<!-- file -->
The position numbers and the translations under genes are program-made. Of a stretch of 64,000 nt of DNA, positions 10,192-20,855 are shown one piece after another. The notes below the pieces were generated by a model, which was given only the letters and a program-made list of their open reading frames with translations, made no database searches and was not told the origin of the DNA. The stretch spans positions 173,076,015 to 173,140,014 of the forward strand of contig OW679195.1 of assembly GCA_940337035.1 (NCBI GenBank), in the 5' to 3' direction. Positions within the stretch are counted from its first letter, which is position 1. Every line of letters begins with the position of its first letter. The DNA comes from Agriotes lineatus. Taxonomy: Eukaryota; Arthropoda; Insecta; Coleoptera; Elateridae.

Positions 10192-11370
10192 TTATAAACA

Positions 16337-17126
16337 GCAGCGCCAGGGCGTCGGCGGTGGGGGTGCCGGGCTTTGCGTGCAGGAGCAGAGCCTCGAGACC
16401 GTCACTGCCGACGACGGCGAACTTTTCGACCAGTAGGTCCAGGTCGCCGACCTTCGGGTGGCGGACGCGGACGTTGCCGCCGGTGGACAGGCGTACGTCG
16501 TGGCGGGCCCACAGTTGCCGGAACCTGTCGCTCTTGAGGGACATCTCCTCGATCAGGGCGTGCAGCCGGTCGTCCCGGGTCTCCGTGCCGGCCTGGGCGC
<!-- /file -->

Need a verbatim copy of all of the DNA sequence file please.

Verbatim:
The position numbers and the translations under genes are program-made. Of a stretch of 64,000 nt of DNA, positions 10,192-20,855 are shown one piece after another. The notes below the pieces were generated by a model, which was given only the letters and a program-made list of their open reading frames with translations, made no database searches and was not told the origin of the DNA. The stretch spans positions 173,076,015 to 173,140,014 of the forward strand of contig OW679195.1 of assembly GCA_940337035.1 (NCBI GenBank), in the 5' to 3' direction. Positions within the stretch are counted from its first letter, which is position 1. Every line of letters begins with the position of its first letter. The DNA comes from Agriotes lineatus. Taxonomy: Eukaryota; Arthropoda; Insecta; Coleoptera; Elateridae.

Positions 10192-11370
10192 TTATAAACA

Positions 16337-17126
16337 GCAGCGCCAGGGCGTCGGCGGTGGGGGTGCCGGGCTTTGCGTGCAGGAGCAGAGCCTCGAGACC
16401 GTCACTGCCGACGACGGCGAACTTTTCGACCAGTAGGTCCAGGTCGCCGACCTTCGGGTGGCGGACGCGGACGTTGCCGCCGGTGGACAGGCGTACGTCG
16501 TGGCGGGCCCACAGTTGCCGGAACCTGTCGCTCTTGAGGGACATCTCCTCGATCAGGGCGTGCAGCCGGTCGTCCCGGGTCTCCGTGCCGGCCTGGGCGC